As summer wanes and fall approaches, hunters are preparing for the various upcoming seasons.

Information and Program manager Vivaca Crowser provides some details about the seasons immediately ahead.

There are many, many stories of people who are expecting a day trip and end up having to spend the night, so you want to make sure you're prepared for that in terms of something to keep you warm, something to keep you fed and something that can provide some shelter in that scenario.

“Believe it or not hunting seasons are right around the corner,” said Crowser. “The first is early antelope season and then bird seasons on the first of September, followed by archery season on the fifth of September, and then some high country rifle seasons in the middle of September. A little further out for general rifle season at the end of October, but right now is the time where everybody's planning and getting ready for that.”

Crowser said COVID 19 doesn’t affect hunting seasons as much as activities that bring people closer together.

“Getting out there, by yourself or with a friend, you know, it's still kind of a normal part of the season,” she said.  “Some things to consider might be how many people you’ll be traveling with this year, or typically going to bigger hunting camps. That may be something unless it's with your family that you might want to reconsider this year. And those carpools, you know, and in vehicles wearing a mask or just meeting up with folks out in the field. So there might be some adjustments like that, but all in all, hunting is an outdoor activity that is pretty solitary and is one of the better things we could be doing right now.”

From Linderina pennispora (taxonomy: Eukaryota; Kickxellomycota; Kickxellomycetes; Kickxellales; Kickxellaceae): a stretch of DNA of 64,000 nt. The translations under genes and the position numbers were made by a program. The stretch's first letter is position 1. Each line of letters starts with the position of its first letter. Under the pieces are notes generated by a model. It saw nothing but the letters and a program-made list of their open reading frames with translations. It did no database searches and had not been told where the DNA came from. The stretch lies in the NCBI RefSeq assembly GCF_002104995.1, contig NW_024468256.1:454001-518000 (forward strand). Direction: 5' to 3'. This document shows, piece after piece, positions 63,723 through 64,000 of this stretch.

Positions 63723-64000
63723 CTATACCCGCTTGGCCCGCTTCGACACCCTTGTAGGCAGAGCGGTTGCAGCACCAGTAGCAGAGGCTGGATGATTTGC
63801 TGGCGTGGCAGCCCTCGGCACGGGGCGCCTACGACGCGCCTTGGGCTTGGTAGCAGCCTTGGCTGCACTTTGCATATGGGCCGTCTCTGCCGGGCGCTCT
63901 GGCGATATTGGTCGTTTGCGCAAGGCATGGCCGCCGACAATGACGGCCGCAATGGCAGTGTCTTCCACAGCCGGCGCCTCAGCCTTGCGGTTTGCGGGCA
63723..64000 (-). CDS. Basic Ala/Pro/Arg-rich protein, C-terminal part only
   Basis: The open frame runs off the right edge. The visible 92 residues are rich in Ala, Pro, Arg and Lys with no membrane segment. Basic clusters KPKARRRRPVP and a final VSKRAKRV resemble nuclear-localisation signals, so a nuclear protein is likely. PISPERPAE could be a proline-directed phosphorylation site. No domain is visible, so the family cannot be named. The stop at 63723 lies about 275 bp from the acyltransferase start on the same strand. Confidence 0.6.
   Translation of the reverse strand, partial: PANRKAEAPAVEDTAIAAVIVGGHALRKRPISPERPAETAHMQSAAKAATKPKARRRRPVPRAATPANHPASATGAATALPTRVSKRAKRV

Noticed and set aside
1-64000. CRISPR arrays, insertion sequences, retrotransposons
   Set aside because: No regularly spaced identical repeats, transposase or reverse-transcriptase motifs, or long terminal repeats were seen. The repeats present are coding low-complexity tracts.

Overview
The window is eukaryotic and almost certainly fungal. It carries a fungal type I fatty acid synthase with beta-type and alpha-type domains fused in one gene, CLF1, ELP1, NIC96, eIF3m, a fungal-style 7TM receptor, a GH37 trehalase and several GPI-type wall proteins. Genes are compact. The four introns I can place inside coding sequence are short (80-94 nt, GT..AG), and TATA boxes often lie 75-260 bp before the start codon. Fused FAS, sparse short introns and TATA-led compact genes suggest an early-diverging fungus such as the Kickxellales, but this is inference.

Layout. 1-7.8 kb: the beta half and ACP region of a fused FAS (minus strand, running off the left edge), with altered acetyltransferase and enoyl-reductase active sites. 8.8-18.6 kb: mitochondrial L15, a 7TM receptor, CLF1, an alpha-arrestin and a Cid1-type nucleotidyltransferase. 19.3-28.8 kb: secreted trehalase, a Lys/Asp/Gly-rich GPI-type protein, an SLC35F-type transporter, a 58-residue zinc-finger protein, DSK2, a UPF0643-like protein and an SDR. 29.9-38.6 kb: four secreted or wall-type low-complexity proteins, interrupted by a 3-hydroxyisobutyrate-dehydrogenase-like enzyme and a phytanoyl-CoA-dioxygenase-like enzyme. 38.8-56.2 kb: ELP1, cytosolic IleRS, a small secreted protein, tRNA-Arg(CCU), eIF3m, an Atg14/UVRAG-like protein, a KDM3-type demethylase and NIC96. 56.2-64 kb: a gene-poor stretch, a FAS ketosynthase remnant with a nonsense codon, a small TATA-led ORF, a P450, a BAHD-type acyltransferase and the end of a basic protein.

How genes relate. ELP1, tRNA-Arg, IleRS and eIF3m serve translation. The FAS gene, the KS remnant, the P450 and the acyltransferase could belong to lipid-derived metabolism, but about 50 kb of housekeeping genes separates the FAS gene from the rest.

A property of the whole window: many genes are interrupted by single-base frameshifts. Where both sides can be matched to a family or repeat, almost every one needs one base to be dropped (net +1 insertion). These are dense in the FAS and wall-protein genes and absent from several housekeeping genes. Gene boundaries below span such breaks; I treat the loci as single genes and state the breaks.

Crowser said preparation is the key to any safe and successful hunting trip.

“You have your hunting pack, you've looked through it, make sure it has all the things in it that you need,” she said. “You know, sometimes it sits there for half of the year and then you want to look through it and make sure you've got your first aid items, and that you've got something to eat or in case you get stuck out there longer than you're expecting. There are many, many stories of people who are expecting a day trip and end up having to spend the night, so you want to make sure you're prepared for that in terms of something to keep you warm, something to keep you fed and something that can provide some shelter in that scenario.”

Get more information by visiting the Montana Fish, Wildlife and Parks website.

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